After successful completion of this online course, the student can:
- Explain/analyze the complex relationship between science and society;
- Explain what science communication is, in particular in relation to public engagement;
- Assess activities of public engagement based on design, learning, behavioral and communication models;
- Develop a coherent and feasible plan for a public engagement activity for a complex societal problem;
- Pre-test and improve this plan based on a small pilot;
- Design the public engagement-plan in the form of a grant proposal;
- Interact successfully with a scientist and with relevant stakeholders;
- Pitch the grant proposal.
Period (from – till): This course is taught 2 times: Period 2 (BMS_P2_A) 14 November 2022 - 03 February 2023 and Period 4 (BMS_P4_A) 24 April 2023 - 30 June 2023.|
Course coordinator: Drs. Frans van Dam (|firstname.lastname@example.org)
Public engagement describes the myriad of ways in which the activity and benefits of higher education and research can be shared with the public. Engagement is by definition a two-way process, involving interaction and listening, with the goal of generating mutual benefit” says the Utrecht University’s public engagement website. In the past five to ten years, universities have started to value public engagement. Universities feel they should be open to society. Not as mere providers of knowledge but they should also actively involve citizens, school children and stakeholders in their research and higher education.
Public engagement has many forms, from science fairs, special apps to patient consultations or data gathering. Activities of public engagement are aimed at a large variety of audiences, including patient groups, homeless people, school children or wider audiences. Key is that both, the researcher and his/her audience benefit from the interaction. Examples of these activities can be found on the UU-website: https://www.uu.nl/en/organisation/public-engagement-at-utrecht-university/what-is-public-engagement.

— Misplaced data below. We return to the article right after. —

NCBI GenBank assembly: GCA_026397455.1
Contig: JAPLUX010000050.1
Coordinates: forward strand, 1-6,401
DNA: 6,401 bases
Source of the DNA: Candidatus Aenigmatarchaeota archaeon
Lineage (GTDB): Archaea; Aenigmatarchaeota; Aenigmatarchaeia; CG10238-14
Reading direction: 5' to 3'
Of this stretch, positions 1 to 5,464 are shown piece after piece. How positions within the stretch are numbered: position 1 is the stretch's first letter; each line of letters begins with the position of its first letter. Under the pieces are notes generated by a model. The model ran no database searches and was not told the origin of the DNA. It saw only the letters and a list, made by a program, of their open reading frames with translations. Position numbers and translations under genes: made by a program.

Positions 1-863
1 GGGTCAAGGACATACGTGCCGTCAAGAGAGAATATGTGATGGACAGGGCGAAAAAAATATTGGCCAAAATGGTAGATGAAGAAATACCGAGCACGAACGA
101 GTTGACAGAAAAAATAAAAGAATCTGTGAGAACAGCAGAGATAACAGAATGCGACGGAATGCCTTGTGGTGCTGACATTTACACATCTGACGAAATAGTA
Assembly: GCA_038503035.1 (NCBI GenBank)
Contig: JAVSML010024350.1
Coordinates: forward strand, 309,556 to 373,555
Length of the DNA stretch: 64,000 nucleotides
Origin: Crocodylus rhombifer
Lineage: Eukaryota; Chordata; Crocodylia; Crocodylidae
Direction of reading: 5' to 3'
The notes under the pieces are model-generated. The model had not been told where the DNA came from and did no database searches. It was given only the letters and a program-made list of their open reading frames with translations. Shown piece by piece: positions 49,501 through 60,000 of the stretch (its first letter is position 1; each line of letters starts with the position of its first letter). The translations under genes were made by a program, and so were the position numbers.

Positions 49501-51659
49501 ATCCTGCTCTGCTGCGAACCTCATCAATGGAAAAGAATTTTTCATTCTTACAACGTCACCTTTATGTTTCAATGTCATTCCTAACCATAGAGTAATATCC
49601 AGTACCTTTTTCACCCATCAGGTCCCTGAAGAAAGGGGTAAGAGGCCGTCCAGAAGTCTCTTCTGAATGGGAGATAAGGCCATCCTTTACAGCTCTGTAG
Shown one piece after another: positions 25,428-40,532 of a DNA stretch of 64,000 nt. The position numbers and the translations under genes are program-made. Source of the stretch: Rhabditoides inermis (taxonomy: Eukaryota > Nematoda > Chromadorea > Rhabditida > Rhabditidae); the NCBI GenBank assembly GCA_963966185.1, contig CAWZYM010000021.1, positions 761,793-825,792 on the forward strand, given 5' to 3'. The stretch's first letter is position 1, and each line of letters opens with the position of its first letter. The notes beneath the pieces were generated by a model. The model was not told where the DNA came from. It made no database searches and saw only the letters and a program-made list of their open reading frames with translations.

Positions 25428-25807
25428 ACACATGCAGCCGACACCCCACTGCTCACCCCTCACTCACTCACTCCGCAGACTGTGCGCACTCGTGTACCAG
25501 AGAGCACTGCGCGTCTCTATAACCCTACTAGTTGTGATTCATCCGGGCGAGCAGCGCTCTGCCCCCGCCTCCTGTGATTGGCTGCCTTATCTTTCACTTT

In this online course, you will design a public engagement activity. For that purpose, you will select a research topic in connection with a Utrecht University research group or a particular researcher of their choice. In the first weeks, you will deepen their understanding of the complex relationship between science and society, the roles of scientists and the audiences for public engagement activities. Starting in week 4, you start performing the analyses needed for designing and evaluating their public engagement activity with follow-up in weeks 5-7. At the end of the course, in week 8-10, each of you will finish your written plan for a public engagement activity and present it online.
All learning activities are supported through our online learning environment (ULearning). Here you have access to literature, informative videos and exercises. In week 4 and if needed later, online sessions (MS Teams) will be scheduled that you can attend voluntarily.
Teamwork, (peer) feedback, and critical (self) reflection are key elements in this course.
In this course, students develop a plan, based on theory, practical insights, and analyses. Peer feedback is a crucial aspect of the course, as giving and receiving feedback is a great help in improving the assignments. The weekly assignment will have to be finished on time to allow proper feedback.
This online course contains clips, reading materials, assignments, statements and reflections. In addition, students will be asked to contact a researcher and members of the audience they have selected. All of the weekly learning units can be carried out at home, using a computer and internet.
The lecturer is also moderator of the online course. He will assist the students and monitor the assignments and quality of the peer feedback.
The registration is via Osiris Student. Please find additional information about the registration on the Study Guide. Max 20 participants.
Mandatory for students in own Master’s programme:
Optional for students in other GSLS Master’s programme: